Staying Healthy

Magnesium and the Central Nervous System

Does your nervous system make you nervous?

Or better yet – are you concerned that your nervous system might betray you? Then read on and be prepared to ‘revise’ what you’ve been ‘thinking’ about brain function and aging and provide your body with what it needs to keep your brain function high and vital!

It turns out you can influence how powerfully and adequately your brain function remains intact throughout your lifetime. For example, physical exercise seems to slow the loss of nerve cells in areas of the brain involved in memory. Such exercise also helps keep the remaining nerve cells functioning. On the other hand, consuming two or more drinks of alcohol a day can speed the decline in brain function.

And, using  highly absorbed magnesium and mineral supplements have significant implications for health, longevity and cognitive function.

In 2011, the University of Adelaide Press published a comprehensive study titled Magnesium and the Central Nervous System.  In it the editors provided comprehensive documentation about the role of magnesium in a normal brain, in neurological diseases such as learning and memory, headache and migraine, pain, cerebral ischemia, clinical stroke, and Parkinson’s as well as magnesium in psychiatric diseases such as Alzheimer’s, stress, neuroses, autism, depression and addiction.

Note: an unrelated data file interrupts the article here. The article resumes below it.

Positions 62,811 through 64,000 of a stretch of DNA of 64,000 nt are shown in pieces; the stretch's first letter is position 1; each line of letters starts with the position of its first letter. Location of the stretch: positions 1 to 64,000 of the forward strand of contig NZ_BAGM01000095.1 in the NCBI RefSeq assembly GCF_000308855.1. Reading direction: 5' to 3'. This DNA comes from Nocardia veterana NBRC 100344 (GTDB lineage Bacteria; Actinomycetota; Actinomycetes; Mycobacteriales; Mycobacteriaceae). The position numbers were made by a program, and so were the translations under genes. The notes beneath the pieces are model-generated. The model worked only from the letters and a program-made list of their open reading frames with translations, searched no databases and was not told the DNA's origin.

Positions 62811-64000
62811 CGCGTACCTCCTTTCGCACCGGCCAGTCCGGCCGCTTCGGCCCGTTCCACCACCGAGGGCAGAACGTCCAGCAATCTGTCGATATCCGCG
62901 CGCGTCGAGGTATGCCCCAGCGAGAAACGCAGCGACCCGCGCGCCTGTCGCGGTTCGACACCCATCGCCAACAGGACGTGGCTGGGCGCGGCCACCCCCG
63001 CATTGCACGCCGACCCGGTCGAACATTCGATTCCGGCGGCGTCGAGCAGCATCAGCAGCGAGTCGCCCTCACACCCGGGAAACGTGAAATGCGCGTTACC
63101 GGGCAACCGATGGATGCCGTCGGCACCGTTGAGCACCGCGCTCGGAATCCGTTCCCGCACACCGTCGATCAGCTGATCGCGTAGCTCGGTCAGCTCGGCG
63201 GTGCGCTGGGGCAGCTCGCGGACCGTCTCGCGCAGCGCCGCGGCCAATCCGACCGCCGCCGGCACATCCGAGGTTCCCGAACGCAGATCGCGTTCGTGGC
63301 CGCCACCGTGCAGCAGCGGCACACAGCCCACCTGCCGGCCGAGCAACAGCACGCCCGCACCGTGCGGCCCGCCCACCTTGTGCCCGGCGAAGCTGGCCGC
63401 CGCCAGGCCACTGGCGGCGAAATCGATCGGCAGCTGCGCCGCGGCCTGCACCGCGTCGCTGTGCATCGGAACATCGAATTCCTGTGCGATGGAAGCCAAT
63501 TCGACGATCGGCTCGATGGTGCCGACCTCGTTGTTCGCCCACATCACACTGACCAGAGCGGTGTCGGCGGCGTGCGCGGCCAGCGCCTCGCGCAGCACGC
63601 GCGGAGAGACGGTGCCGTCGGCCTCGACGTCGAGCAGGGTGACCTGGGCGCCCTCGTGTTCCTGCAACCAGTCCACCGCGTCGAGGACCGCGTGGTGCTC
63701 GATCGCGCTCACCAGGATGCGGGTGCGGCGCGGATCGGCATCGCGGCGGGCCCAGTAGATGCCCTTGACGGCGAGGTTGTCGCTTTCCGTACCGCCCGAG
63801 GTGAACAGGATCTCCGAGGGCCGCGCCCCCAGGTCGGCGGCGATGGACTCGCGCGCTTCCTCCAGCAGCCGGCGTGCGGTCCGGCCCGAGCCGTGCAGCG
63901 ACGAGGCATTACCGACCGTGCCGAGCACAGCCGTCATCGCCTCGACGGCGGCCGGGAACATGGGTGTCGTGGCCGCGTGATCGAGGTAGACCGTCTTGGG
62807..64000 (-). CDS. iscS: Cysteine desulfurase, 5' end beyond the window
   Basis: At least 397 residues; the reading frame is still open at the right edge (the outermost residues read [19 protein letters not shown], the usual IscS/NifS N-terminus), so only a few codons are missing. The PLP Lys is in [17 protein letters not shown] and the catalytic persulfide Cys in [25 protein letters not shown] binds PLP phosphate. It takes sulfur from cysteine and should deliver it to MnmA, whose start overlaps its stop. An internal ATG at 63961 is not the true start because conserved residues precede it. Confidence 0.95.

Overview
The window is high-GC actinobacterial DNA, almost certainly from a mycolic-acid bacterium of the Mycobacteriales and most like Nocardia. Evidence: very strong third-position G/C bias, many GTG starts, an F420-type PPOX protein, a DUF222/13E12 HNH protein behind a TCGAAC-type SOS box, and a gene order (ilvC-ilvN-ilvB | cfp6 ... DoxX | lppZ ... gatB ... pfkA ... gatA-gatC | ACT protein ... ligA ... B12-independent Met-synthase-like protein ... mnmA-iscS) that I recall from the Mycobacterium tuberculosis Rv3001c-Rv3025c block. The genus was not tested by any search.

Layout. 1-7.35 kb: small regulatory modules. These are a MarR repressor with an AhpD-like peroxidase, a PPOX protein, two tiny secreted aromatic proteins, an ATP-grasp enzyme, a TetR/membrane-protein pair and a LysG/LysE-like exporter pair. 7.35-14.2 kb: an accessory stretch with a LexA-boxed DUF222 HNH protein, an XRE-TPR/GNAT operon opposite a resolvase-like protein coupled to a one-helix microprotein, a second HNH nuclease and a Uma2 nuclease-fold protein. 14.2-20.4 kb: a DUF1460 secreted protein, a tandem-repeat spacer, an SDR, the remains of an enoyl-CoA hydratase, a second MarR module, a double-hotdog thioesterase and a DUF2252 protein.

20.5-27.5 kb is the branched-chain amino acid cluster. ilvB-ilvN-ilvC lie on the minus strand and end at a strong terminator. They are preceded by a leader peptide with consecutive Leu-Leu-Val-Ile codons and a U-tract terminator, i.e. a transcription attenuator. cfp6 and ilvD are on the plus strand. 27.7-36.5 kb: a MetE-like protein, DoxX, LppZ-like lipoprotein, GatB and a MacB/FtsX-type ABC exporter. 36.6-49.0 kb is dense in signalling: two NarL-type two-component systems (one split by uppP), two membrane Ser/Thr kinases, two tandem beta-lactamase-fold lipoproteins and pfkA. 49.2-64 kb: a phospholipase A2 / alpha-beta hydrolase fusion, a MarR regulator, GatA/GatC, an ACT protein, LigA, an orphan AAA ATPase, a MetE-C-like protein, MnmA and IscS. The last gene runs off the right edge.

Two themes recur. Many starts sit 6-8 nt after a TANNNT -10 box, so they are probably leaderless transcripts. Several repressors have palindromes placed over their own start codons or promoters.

If you’re interested, you can download a copy of the book here.

The good news is in most every case these symptoms can be improved or prevented with the appropriate magnesium and mineral therapy such as our very own ReMag Magnesium Solution. ReMag is a 60,000 ppm concentration of 99.99% pure elemental magnesium and ReMyte, our very same mineral product, were both designed to slip right into the mineral channels of your cells and saturate your entire body with magnesium delight! The cells are where the important chemical reactions take place to keep your body healthy and strong.

To learn more about what makes ReMag different to other magnesium formulas, go to:


Dr. Carolyn Dean